Only by Your Touch
Catherine Anderson has a very easy-to-read style that pulls a reader in with its simplicity and flow. Unfortunately, the plot is also simplistic, many characters are clichéd or straight out of central casting, and I’m afraid I was just too cynical to enjoy much of the story.
After a horrible accident in which Chloe Evans’ ex-husband suffered a personality-changing head injury, her marriage turned abusive. When her son Jeremy’s life was put in danger, Chloe acknowledged that she had to move on to make a new life for herself. So with a new job as a police dispatcher, she moved to Jack Pine, Oregon. In an attempt to make the move easier on Jeremy, Chloe buys him a puppy that sadly becomes ill with distemper – and she cannot afford the charges of the local vet.
Desperate to save his puppy, Jeremy rides to Cinnamon Ridge to the home of Ben Longtree. Ben is a trained veterinarian, but his current clientele consists of wild animals. Ben knows he should send the boy away, because if word gets out about what he’s doing he’ll be fined and arrested, and the animals he’s treating will be destroyed. But Jeremy gets under his skin and Ben agrees to treat the puppy. He gets more than he bargained for as Jeremy and, more importantly Chloe, become part of his life.
Chloe has been warned away from Ben. It’s said he killed a man with one blow from his fist and everyone calls him strange. Then there’s the fact he’s clearly keeping secrets from Chloe – like if he’s not practicing veterinary medicine, where does he get the money for his illicit veterinary practice and to care for his mother (who suffers from a mild form of Alzheimer’s)? But the person most adamantly against Ben is a local sheriff’s deputy, who clearly has a grudge and becomes the bane of Chloe’s existence, so she decides to follow her heart and take a chance on Ben.
Chloe is an okay heroine. All right, she’s far too noble and trying to be a martyr. She spends most of the book second-guessing every decision she makes and how it effects Jeremy. She also questions if she was right to leave her ex-husband, right to move to Jack Pine, right to buy Jeremy a dog, right to get involved with Ben, etc. The second-guessing gets old. Unfortunately, she also seems to be the only character who has any semblance of a backbone. Chloe makes some proactive moves and at least once stomps her foot and demands Ben come clean with her before she’ll involve herself further with him.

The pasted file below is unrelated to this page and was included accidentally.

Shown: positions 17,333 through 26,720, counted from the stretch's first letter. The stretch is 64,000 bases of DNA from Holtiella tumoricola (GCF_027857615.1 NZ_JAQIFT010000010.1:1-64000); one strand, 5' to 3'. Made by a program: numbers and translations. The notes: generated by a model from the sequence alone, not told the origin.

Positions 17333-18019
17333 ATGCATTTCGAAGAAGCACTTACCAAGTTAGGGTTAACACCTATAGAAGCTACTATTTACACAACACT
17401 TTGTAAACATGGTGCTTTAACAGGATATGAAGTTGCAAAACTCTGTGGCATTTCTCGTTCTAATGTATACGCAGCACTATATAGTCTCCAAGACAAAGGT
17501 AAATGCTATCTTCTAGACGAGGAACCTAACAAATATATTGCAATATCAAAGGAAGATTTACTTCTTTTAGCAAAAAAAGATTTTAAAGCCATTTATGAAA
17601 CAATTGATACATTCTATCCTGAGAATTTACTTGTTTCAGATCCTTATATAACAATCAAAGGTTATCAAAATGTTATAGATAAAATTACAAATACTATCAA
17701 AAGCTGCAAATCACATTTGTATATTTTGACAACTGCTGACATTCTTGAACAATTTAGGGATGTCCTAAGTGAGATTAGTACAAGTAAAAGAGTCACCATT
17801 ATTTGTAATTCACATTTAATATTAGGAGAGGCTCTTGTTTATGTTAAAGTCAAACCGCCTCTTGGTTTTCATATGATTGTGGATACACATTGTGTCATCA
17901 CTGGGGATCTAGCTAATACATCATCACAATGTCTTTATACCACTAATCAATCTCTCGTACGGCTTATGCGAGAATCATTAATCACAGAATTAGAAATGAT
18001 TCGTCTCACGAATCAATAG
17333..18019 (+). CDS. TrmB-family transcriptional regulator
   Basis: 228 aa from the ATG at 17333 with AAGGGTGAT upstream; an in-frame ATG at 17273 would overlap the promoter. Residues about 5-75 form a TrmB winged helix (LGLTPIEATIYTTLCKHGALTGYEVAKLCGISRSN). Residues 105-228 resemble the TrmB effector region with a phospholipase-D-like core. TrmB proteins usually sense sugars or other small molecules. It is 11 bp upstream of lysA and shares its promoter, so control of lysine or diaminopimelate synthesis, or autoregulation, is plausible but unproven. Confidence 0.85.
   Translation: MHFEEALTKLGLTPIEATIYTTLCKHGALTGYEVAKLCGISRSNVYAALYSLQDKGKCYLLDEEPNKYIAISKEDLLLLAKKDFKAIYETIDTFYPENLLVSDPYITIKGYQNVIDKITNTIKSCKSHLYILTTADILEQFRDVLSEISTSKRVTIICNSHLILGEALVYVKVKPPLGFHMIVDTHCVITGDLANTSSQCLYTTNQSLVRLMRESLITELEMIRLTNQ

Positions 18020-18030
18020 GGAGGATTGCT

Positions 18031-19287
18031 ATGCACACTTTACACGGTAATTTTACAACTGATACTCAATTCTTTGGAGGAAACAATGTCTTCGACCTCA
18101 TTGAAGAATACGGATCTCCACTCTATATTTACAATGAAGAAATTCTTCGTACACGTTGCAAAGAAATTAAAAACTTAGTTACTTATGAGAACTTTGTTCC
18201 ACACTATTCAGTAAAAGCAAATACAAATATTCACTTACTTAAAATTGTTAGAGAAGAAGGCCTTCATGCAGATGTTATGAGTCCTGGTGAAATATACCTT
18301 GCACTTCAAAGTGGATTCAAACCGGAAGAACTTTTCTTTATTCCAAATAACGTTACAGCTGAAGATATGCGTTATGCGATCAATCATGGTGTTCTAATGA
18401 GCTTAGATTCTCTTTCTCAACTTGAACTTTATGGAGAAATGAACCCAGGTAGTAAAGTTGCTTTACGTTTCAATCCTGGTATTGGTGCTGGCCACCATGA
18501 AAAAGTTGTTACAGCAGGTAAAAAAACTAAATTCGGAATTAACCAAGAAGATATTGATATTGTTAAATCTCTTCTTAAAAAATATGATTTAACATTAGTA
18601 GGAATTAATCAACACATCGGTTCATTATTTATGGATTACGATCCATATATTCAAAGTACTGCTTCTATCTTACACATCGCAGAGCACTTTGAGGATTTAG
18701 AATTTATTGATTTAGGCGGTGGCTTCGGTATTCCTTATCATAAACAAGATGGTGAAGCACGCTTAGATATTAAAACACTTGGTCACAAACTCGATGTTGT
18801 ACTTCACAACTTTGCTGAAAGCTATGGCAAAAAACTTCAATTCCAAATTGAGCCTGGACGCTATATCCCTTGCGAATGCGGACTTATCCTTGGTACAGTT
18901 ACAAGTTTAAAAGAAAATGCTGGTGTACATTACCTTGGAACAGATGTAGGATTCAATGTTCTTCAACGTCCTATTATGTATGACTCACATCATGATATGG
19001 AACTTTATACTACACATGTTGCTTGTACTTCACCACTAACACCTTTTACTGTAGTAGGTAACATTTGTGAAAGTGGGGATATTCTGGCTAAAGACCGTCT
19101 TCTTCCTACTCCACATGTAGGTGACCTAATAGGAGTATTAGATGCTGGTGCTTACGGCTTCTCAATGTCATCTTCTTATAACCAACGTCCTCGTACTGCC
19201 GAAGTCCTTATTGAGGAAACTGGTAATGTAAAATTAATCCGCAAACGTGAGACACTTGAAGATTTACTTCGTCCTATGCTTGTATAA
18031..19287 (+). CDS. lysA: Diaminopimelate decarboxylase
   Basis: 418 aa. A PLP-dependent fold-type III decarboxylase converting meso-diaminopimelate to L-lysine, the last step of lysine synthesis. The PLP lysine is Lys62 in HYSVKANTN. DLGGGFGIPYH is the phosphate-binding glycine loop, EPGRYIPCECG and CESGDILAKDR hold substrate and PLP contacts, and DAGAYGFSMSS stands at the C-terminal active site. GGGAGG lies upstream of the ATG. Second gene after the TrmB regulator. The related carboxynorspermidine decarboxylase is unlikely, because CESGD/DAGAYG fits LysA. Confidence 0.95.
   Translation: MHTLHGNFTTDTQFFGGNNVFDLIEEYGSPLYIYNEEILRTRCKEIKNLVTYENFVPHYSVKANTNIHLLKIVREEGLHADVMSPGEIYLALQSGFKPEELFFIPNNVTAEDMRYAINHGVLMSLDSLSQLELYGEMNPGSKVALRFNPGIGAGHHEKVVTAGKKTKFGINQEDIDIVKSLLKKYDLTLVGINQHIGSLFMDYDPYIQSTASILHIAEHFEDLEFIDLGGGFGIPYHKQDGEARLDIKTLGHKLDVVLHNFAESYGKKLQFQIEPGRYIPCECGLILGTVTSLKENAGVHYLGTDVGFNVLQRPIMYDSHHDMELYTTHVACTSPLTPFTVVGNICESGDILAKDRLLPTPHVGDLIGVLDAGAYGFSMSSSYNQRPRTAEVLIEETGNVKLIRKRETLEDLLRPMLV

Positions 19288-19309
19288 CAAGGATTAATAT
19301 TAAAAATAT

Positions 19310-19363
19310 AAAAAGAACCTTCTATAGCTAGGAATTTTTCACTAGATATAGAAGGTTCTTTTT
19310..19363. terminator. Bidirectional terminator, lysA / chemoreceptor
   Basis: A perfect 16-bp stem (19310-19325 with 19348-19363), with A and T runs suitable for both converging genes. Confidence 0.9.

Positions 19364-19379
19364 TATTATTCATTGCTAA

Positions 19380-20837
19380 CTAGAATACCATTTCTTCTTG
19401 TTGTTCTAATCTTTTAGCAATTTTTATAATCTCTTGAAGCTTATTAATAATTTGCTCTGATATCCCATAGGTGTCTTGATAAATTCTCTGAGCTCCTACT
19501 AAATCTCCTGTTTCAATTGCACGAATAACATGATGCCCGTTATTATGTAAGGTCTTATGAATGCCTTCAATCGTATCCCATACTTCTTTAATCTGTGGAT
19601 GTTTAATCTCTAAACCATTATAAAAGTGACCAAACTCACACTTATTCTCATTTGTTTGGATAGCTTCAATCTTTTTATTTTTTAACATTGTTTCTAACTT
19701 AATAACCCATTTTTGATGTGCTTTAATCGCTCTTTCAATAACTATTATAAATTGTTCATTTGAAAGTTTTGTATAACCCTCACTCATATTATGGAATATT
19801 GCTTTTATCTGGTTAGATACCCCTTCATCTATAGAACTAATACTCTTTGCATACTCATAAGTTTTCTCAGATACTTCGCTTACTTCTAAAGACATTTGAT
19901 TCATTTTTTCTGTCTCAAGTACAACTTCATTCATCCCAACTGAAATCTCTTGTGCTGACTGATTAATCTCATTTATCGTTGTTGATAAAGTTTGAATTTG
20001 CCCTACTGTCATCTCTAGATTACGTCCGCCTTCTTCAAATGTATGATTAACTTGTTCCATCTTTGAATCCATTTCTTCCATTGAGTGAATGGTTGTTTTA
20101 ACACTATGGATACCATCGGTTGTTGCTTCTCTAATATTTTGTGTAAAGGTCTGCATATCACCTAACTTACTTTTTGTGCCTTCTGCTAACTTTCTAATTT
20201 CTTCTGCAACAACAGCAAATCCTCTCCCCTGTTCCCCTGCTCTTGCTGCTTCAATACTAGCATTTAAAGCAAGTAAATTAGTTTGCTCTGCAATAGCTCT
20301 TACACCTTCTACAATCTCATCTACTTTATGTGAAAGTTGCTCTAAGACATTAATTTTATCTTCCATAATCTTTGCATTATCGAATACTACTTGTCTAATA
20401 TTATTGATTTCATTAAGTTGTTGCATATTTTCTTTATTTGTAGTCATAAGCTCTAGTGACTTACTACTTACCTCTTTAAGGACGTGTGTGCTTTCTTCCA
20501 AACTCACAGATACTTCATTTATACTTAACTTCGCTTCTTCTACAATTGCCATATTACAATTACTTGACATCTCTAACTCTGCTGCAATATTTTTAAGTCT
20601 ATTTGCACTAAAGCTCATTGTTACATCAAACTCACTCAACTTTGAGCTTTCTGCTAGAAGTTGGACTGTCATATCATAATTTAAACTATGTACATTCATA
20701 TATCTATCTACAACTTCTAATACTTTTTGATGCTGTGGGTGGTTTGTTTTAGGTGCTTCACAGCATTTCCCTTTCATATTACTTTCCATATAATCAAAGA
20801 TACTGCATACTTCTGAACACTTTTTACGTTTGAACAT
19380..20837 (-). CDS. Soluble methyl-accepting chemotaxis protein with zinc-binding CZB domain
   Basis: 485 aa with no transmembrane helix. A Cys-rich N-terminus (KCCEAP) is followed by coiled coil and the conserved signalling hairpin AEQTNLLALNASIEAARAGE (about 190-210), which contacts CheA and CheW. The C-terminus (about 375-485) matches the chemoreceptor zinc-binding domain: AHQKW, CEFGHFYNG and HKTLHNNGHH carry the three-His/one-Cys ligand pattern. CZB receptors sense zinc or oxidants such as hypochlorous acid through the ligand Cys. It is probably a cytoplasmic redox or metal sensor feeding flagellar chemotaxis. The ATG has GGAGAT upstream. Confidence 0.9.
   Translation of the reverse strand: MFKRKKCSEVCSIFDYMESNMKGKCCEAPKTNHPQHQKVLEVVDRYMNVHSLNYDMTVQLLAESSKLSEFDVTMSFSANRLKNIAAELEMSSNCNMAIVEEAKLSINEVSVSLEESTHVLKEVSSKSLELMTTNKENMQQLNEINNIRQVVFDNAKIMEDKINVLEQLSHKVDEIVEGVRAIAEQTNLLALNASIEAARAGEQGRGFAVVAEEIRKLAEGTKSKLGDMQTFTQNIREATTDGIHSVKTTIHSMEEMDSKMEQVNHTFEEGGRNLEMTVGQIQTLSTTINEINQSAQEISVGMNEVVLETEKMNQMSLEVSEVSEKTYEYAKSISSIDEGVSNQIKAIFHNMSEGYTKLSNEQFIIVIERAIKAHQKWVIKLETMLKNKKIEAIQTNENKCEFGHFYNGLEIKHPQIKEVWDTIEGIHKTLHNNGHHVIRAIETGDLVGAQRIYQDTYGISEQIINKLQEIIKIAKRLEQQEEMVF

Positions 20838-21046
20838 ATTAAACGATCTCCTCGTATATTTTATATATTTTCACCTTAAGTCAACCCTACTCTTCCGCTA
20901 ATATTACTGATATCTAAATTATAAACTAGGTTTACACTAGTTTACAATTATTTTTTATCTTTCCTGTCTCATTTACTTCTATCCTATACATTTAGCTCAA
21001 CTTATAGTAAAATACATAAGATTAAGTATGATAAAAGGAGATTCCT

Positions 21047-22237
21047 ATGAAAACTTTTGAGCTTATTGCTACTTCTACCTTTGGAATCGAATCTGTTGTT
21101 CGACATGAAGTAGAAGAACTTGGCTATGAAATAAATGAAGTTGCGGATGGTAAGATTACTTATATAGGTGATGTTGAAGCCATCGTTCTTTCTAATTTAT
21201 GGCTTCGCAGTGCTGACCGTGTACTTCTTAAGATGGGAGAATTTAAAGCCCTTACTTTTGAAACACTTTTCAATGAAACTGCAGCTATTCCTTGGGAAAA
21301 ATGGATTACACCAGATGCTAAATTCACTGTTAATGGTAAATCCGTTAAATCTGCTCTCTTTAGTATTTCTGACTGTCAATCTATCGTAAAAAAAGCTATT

Ben is a much more problematic character. The main flaw is that he is supposed to be honoring Anderson’s Shoshone ancestors, but instead the descriptions come across clichéd, stereotypical, and patronizing. Having Ben wear a headband, moccasins, and a beads was over-the-top, especially considering he’s only a quarter Shoshone and has had no Shoshone influence since he was seven and his paternal grandfather died. I’ve had little experience with Native Americans, but those I’ve known dress like everyone else. Then there’s his mystical healing power – does every Native American have mystical powers? It seems like it and I could have done without that extra plot device.
But my biggest peeve with the story was its sappiness. There’s the cute little puppy in danger, the cute little kid with the requisite speech impediment who finds the courage to confront his fears to save the puppy. There’s the walk in the woods where all the little animals come up to them and Ben lets Jeremy pet a fawn. When I thought it couldn’t get any more corny, it does. Because of that deputy with a grudge, Chloe is forced to quit her job. The very next day she gets a job of a lifetime working in a Christmas themed store owned by a sweet old lady who tells Chloe an hour later she’d eventually like to sell her the store. It was just too much.
While I know many people will enjoy Only by Your Touch, Anderson’s over-the-top tendencies proved too much for me. Rather than enjoying the book, I found myself rolling my eyes, grumbling about how unbelievable the story was, and looking for a place to lie down when I went into a diabetic coma.